Nokia’s N97 may be the world’s most feature-packed smartphone. At least, if there’s a mobile device festooned with as many radios, input options, software sources and configuration menus as Nokia has managed to cram into the N97, I’ve never encountered it.
Take the unit’s input options, which include a touch-sensitive display, a slide-out keyboard and, for good measure, the dynamic duo of a handwriting recognition application and a tiny stylus that doesn’t fit into the device anywhere. The stylus does sport a little lanyard for stringing the tool onto the side of the device-or perhaps onto your keychain.
If all of that strikes you as awkward, you have the right idea. Particularly compared with Apple’s line of iPhone devices-across which Apple has resisted adopting any feature that it couldn’t implement elegantly-the N97 is a conspicuously clunky device with an everything-but-the-kitchen-sink design philosophy.
In Nokia’s defense, the cell phone giant has managed to fit the N97’s many features into a form factor that’s both sturdy-the unit’s slide-out keyboard mechanism feels much more solid than the one that graces T-Mobile’s G1-and pleasingly portable. At 4.6 by 2.18 by 0.63 inches and 5.29 ounces, the N97 isn’t much larger than Apple’s iPhone 3GS.
What’s more, while my getting-to-know-you period with the N97 brimmed with more dissatisfied grumbling and online help forum fumbling than I cared to endure, I came to appreciate the product’s broad feature set once I began to get the hang of using the device.
I tested the N97 in and around eWEEK’s San Francisco offices on AT&T’s wireless network. However, the device isn’t currently offered by AT&T or any U.S.-based wireless provider, so there’s no option for subsidizing the unit’s $700 purchase price.
Nokia’s N97 ships with Version 5 of the company’s S60 interface, which runs atop Symbian OS Version 9.4. This most recent version of the S60 platform added support for touch-screen interfaces and for Adobe’s Flash Lite 3.0, both of which the N97 takes advantage.
While support for Flash struck me as an obvious benefit, I had a tough time coming up with a Flash application I was burning to consume in a mobile device. I tried to access the Flash-based music streaming site Pandora.com, with no success, but found that N97’s Flash player did allow me to view the Flash-based slideshows (and advertisements) at eWEEK.com.
Nokia’s N97 is powered by a 434MHz ARM11 processor, which delivered good performance overall during my tests, even when I ran multiple applications at once. Support in the N97 for arbitrary background applications is one of its best points of differentiation versus the iPhone, which reserves background process rights for Apple’s own applications.
The N97 packs a modest 128MB of RAM and a healthy 32GB of internal storage. This ample storage capacity may be expanded through the N97’s MicroSDHC expansion slot.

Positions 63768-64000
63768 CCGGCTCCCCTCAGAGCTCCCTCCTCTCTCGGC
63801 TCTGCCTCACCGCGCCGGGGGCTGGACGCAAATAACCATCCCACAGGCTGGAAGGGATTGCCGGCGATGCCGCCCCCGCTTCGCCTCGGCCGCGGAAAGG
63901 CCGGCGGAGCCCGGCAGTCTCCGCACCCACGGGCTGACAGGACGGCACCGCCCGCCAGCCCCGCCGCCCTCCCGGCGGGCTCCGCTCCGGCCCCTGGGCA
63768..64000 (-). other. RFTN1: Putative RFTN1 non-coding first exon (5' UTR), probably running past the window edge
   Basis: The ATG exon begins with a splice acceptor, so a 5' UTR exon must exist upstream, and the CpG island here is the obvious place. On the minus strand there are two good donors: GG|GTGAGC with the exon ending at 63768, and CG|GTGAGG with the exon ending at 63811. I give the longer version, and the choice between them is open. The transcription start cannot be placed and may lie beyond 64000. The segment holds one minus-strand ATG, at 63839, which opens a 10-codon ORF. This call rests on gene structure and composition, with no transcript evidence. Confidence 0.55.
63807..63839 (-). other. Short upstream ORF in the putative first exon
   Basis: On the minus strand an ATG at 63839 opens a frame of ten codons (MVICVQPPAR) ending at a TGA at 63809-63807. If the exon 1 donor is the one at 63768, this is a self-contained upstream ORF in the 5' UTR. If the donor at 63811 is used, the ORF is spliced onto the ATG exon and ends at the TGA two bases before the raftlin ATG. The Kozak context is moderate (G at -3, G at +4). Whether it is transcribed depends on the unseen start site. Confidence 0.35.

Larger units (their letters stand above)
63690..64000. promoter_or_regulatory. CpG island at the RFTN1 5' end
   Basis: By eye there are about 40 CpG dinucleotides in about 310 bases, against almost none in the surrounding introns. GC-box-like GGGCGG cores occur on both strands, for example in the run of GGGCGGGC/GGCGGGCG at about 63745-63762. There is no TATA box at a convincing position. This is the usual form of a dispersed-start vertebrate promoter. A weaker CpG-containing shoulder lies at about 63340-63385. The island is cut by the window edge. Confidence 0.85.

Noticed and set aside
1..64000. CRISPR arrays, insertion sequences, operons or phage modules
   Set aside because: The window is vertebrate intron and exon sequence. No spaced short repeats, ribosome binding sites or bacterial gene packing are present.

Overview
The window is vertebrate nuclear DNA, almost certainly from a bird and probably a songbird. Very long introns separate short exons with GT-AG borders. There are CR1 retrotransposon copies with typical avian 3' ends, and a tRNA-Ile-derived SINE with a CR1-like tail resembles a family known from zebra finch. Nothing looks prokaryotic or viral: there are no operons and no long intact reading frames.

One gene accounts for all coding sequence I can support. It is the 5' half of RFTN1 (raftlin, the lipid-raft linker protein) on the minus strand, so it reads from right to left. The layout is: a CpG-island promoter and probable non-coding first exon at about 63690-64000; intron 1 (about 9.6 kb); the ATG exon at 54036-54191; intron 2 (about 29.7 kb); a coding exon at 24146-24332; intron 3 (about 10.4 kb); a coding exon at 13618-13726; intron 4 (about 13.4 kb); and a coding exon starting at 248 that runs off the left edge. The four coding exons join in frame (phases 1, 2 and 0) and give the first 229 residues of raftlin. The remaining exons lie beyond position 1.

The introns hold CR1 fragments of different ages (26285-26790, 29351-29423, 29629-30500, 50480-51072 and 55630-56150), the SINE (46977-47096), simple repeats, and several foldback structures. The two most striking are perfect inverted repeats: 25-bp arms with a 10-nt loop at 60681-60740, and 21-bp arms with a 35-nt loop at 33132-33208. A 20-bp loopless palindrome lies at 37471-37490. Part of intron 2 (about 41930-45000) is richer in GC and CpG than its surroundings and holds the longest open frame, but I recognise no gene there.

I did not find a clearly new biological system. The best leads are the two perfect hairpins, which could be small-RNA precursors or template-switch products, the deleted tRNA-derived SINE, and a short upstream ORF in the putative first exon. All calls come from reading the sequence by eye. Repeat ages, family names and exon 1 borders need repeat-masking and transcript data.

I was impressed with the N97’s storage options, but was displeased with their implementation.
Specifically, the device offered me the option of installing applications and storing data on either the unit’s 128MB of RAM or its 32GB of flash storage. The two storage locations were labeled C: and E:, respectively. The N97 taps the memory in its C: drive not only for storage but as memory for running applications. Several times during my tests, the combination of running applications and C: drive storage added up to annoying out-of-memory prompts.
In most cases, I was able to set the N97 to use its large E: drive by default, but I had to spelunk through various different menu structures throughout the device to make these configuration changes. I would have preferred that the N97 use the 32GB of storage automatically. It’s possible, however, that this C:/E: division serves some backward-compatibility purpose-I found that the third-party screen shot application that I used for my review was unable to access the E: drive, which forced me to shuttle my screen grabs out of the scarce C: drive as I took them.
Also, while installing new applications onto the device, I found that some applications would ask where they should be installed and some would not. I installed three applications in a row from Nokia’s Ovi app store-the first and third prompted me for an install location and the second did not.
The N97’s most prominent physical characteristic is its large, 640-by-360-pixel, touch-sensitive display, which, as with Apple’s iPhone, responds to changes in orientation by swapping between portrait and landscape layouts. Nokia has employed resistive touch-screen technology for its display, which registers input when touches or taps cause metallic layers within the display to make contact.
This is in contrast to the capacitive screens that the iPhone and the Palm Pre feature. The upshot of this difference in technology is that the N97’s touch-screen is markedly less sensitive than these rival phones. On the positive side, the N97 can respond to taps or presses from non-conductive sources-such as gloved hands.